Subject: Advanced Accounting Memo 8
Date: March 18, 2015
In regards to how a functional currency should be determined for a foreign entity that has more than one distinct and separable operation. Lynch Corporation owns a subsidiary in Mexico with two distinct and unrelated lines of business. Lynch’s CEO believes that the two distinct divisions both have different functional currencies. One division’s functional currency is the U.S. dollar, which uses the temporal method to value its financial statements and the other division’s functional currency is the Mexican peso, which uses the current method to value its financial statements.
Accounting Standards Codification 830-10-45-2 says an entity's functional currency is the currency of the primary economic environment in which the entity operates; normally, that is the currency of the environment in which an entity primarily generates and expends cash. The assets, liabilities, and operations of a foreign entity shall be measured using the functional currency of that entity. The two different rates of measuring are the current method and the temporal method. As described above the current method measures the currency at the foreign currency current rate. Whereas, the temporal method measures currency historically at the U.S. dollar rate. Both determine how foreign currency of the subsidiary will be translated on the financial statements of the parent company.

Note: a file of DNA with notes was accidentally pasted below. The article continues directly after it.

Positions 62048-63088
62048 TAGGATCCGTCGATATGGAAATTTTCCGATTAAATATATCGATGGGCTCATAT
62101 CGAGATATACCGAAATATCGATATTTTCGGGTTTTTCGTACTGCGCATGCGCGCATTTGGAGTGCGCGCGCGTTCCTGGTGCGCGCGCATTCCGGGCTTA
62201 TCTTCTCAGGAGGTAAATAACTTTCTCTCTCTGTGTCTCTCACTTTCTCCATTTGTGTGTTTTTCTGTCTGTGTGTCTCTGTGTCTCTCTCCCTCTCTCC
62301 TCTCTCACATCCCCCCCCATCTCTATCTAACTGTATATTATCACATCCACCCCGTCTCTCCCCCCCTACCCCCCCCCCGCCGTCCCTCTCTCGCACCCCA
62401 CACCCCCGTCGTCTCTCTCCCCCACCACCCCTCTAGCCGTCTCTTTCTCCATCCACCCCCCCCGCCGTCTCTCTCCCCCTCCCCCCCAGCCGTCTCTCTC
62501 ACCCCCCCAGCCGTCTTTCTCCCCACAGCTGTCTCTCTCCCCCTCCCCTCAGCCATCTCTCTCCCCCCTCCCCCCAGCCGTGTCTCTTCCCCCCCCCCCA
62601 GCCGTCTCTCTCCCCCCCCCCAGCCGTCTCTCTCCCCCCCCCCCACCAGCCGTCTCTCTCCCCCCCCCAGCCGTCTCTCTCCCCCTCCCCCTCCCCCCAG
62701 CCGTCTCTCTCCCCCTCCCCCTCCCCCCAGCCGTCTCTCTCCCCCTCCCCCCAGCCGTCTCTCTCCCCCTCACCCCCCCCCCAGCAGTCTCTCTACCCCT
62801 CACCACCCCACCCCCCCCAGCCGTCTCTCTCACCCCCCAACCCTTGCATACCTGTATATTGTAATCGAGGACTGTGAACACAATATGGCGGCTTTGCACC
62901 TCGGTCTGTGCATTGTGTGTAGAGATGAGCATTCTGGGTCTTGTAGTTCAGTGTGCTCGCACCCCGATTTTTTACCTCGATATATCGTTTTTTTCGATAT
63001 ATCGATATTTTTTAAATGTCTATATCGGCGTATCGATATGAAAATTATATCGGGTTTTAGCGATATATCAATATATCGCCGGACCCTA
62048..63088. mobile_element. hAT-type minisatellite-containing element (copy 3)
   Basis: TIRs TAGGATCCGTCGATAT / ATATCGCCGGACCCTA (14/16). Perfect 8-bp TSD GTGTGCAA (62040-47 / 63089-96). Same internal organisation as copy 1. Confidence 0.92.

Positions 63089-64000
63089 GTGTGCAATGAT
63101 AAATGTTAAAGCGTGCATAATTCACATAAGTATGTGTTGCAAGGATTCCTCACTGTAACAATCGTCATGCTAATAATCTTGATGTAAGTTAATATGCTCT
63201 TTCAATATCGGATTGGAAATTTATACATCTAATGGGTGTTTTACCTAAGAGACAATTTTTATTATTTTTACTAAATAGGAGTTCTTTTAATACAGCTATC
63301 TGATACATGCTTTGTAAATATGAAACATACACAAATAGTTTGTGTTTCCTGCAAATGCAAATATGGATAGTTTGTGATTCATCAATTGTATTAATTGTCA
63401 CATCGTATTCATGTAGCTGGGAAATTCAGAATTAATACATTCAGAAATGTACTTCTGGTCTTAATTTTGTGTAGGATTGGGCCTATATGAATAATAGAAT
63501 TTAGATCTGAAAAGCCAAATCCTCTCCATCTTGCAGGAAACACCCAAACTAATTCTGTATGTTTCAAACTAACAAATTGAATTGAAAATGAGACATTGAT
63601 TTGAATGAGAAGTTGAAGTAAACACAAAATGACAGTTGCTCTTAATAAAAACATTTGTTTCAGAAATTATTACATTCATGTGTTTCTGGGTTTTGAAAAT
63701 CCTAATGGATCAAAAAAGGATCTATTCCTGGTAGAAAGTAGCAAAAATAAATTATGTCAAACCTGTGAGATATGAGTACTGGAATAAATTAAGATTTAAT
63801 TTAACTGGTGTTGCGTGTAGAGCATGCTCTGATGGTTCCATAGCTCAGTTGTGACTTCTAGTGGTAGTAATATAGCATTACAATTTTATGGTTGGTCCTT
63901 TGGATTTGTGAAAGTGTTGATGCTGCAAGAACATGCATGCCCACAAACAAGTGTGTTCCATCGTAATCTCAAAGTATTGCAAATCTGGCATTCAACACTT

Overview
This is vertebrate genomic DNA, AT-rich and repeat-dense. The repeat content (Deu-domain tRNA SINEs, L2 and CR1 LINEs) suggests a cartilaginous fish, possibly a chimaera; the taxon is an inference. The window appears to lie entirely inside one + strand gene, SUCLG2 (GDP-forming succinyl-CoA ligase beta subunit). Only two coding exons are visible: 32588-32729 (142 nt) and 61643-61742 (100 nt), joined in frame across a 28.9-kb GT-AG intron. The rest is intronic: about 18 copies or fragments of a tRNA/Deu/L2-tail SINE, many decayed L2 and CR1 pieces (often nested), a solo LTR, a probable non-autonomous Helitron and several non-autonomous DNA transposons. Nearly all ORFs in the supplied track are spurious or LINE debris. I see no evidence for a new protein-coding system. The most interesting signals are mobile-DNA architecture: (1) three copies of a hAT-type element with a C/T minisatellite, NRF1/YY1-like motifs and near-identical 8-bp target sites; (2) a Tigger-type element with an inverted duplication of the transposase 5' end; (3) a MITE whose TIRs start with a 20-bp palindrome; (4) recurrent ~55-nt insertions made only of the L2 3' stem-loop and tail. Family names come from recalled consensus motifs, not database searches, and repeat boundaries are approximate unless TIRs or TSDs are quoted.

Functional currency is necessary for determining foreign currency translation so it is important that business find that functional currency. The ASC says that functional currency can be hard to find sometimes depending on the situation where in other times it is easily identifiable. For example, if a foreign entity conducts significant amounts of business in two or more currencies, the functional currency might not be clearly identifiable. In those instances, the economic facts and circumstances pertaining to a particular foreign operation...